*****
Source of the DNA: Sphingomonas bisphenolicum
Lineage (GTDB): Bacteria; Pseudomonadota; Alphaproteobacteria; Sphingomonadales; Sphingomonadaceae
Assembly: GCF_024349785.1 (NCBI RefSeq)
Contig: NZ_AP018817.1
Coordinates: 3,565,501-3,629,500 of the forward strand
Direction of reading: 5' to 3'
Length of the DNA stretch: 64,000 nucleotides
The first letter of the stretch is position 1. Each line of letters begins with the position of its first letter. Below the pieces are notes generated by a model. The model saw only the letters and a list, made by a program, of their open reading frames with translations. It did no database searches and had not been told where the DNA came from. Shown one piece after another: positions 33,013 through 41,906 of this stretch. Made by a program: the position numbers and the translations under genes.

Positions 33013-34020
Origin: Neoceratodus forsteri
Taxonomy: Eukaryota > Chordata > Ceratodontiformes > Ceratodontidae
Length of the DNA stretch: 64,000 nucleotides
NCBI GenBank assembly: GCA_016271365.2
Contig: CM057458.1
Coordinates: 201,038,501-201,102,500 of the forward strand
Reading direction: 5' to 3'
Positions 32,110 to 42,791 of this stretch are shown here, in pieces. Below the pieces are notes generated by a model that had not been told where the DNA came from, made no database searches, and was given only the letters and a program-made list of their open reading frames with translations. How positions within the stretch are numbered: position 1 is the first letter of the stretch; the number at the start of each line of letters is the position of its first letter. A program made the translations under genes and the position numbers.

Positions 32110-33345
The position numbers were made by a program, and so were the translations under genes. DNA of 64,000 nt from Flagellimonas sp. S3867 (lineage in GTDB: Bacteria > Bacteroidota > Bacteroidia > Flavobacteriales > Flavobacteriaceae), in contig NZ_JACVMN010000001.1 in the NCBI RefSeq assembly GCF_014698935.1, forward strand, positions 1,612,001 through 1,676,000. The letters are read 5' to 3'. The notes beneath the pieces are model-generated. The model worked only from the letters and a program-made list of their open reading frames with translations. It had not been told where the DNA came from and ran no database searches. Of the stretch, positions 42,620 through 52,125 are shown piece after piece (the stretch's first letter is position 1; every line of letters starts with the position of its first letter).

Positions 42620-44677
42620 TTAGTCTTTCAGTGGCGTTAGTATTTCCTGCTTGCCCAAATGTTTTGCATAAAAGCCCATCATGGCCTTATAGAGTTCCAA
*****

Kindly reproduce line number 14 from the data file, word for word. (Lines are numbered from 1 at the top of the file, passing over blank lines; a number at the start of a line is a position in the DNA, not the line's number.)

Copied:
Contig: CM057458.1